Balance in Recovery
Creating and implementing balance is already challenging. Creating and implementing balance during a pandemic poses many new challenges. When we are facing a crisis, such as COVID-19, our body and mind begin to take immediate action in preparation for survival. As LeDoux notes, “The amygdala is not a fear centre. It’s a system in the brain that detects and responds to danger. But fear is our awareness that we’re in danger.” How can we find balance in recovery, even during a pandemic?
Are we in danger?
The first question we need to ask ourselves is “are we in danger?” We need to fact check this intense emotional response because it is often inaccurate, even if only partially so. How do we fact check this, you might ask? Imagine a lion in the room—its large body fills the room and appears hungry as it stares at you ready to pounce. This would be an appropriate time to allow all brain and body circuits to prepare for a survival response which is usually “run”—or would be if I was found in that situation. However, many times, that very real feeling of a lion in the room is just that—a feeling. To be clear, many thousands are facing real-life and immediate threats to their health, food and source of safety. Losing a job or a loved one is traumatic and life-changing. This article is geared to those of us who may be fearful of what the future may hold. Its focus is on how can we continue to implement a balanced living amid this life-altering event in ways that can both be realistic and helpful? Schorling (2009) emphasizes that “life will never change if you are waiting for the future.” All we have is this moment and, in this moment, what do you choose as your focus?
Explore Core Values
What are the values in your life that govern your actions and interactions with others? No matter the circumstances, when we are in alignment with our core values we begin to find inner peace no matter the circumstances. Check out this free test to explore your personal core values. Are you in alignment?
Live with Authenticity
According to Moskowitz, when you are in alignment with your values, you are “living with authenticity”. When we are living with authenticity, I would venture to say that we have an innate physical and emotional feeling. This next step requires a consistent practice of mindfully checking in with your body. Our body carries information that we often miss because we are distracted, for example, by a pandemic. However, our body is always there providing what we need. To increase our awareness of our body, it is important to implement a daily mindfulness practice, even if it is only 5-10 minutes of space to deep breathe, do a body scan, mindfully journal or whatever appears to present itself in the moment. Here is a list of different types of mindfulness practices you can try.
Also, a free mindfulness app I use often is Insight Timer which can also be an excellent way to begin exploring mindfulness!
Whether in the midst of a pandemic or in your regular day to day life, it is critical to be proactive in what balance looks like for you. Some common areas to consider are:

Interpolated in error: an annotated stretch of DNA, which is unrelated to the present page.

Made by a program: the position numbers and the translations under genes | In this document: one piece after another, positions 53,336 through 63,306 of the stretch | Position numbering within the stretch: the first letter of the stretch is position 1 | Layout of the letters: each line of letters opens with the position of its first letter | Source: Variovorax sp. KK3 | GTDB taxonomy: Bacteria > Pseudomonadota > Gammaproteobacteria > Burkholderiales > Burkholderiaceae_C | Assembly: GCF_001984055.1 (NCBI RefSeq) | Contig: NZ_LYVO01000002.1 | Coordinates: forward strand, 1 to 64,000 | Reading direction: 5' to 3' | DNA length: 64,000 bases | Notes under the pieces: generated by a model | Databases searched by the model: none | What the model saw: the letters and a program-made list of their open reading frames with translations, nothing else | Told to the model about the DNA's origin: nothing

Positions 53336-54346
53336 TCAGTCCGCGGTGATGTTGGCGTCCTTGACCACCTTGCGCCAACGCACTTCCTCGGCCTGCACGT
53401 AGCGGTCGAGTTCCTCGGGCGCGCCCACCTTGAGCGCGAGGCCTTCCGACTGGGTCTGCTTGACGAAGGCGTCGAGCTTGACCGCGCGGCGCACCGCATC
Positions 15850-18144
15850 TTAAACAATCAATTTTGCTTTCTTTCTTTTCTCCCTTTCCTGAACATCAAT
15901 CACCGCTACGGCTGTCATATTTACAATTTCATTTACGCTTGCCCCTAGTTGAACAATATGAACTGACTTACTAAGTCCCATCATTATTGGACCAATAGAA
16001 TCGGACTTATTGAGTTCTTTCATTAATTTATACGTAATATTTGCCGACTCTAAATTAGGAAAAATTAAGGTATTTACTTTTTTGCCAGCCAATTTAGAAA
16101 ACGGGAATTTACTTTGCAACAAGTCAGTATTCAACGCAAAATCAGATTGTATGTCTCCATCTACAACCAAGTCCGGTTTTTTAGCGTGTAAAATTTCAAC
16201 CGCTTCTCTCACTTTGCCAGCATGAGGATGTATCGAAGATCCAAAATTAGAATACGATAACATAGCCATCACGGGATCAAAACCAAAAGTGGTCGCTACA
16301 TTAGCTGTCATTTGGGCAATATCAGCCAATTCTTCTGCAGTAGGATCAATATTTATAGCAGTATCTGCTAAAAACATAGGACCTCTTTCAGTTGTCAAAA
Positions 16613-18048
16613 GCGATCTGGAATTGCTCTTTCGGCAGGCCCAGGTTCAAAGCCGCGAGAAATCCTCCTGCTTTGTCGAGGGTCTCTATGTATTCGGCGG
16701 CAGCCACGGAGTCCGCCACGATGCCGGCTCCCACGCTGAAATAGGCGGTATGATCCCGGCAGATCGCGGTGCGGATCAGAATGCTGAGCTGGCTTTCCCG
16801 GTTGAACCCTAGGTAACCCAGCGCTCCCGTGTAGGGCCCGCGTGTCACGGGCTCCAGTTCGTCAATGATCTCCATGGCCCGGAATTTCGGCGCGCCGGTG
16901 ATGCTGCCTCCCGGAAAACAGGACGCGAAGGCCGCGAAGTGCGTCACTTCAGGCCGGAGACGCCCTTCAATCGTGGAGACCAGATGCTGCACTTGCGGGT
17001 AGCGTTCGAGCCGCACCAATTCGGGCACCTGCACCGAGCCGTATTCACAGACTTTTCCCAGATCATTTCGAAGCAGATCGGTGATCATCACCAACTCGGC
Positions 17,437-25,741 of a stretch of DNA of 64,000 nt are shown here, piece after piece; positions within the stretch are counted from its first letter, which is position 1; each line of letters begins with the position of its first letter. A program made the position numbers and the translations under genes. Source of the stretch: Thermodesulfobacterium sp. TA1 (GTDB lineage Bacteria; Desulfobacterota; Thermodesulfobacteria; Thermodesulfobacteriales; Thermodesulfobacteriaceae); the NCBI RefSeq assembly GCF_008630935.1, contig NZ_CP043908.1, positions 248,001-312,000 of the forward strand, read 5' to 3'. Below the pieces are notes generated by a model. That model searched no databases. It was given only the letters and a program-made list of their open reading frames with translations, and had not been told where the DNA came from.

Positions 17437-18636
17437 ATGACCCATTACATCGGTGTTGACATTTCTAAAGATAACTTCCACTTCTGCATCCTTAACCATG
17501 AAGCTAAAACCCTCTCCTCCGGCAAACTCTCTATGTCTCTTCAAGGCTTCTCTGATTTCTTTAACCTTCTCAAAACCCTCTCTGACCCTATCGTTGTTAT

- Physical—create or continue an exercise routine. Regardless of the pandemic that we face, exercise can-and should-still be incorporated into our new normal. It may take some creativity, but it can be done! Check out these free resources right now to keep exercising at home: https://www.fastcompany.com/90481514/these-free-online-exercise-offers-will-help-keep-you-fit-and-sane-during-the-coronavirus-pandemic
- Nutritional—eat balanced food that will help fuel our healthy emotional and physical well-being.
- Emotional—continue therapy or treatment you have been currently attending or recognize a need to begin accessing support for yourself. Remember, you can always access these in case of emergencies: Behavioral Health Link/GCAL: 800-715-4225. Lifeline at (800) 273-8255 (National Crisis Line).
- Interpersonal—begin the healing process of wounds between you and someone else or maintain self-respect by saying “no” to unhealthy people in your life.
- Professional—continue to put expected work efforts towards your job or expand your professional growth through reading, listening to podcasts and improving yourself. Check out the “Hidden Brain” podcast for more information on how our brain works!
- Financial—be wise about expenses, seek out support to help align your finances with your needs and create a plan.
- Spiritual—explore or continue your own spiritual journey, however that may look for you or go one step beyond where you are spiritually by joining a virtual support group of people with similar mindsets.
- Communal—ensure that you are staying connected with those who are important to you and who invest positively in your life as well as seeking out ways to invest in others.
What can we control?
Even in the midst of a pandemic, there are still many aspects within our control. Of course, we cannot control how this virus will manifest itself or how it directly affects each of us. We cannot control decisions being made on a larger scale that affect our day-to-day lives. However, we can control what we choose to do each day in creating balance, what we choose as our focus and how we can increase our awareness of our thoughts and emotions that can present themselves as scary lions.
Contributed by Staff Clinician Rebekah Tchouta, LMSW
For more information about how Centered Recovery can help you with your addiction recovery even during quarantine, call 800.556.2966.
Balancing Your Life at Work and Home. (2009). Journal of oncology practice, 5(5), 253–255. https://doi.org/10.1200/JOP.091018
COVID-19: The amygdala detects and responds to danger, but the conscious mind experiences fear. Smith, C. (2020). https://www.straight.com/news/1373561/unravelling-mysteries-human-mind-response-covid-19-pandemic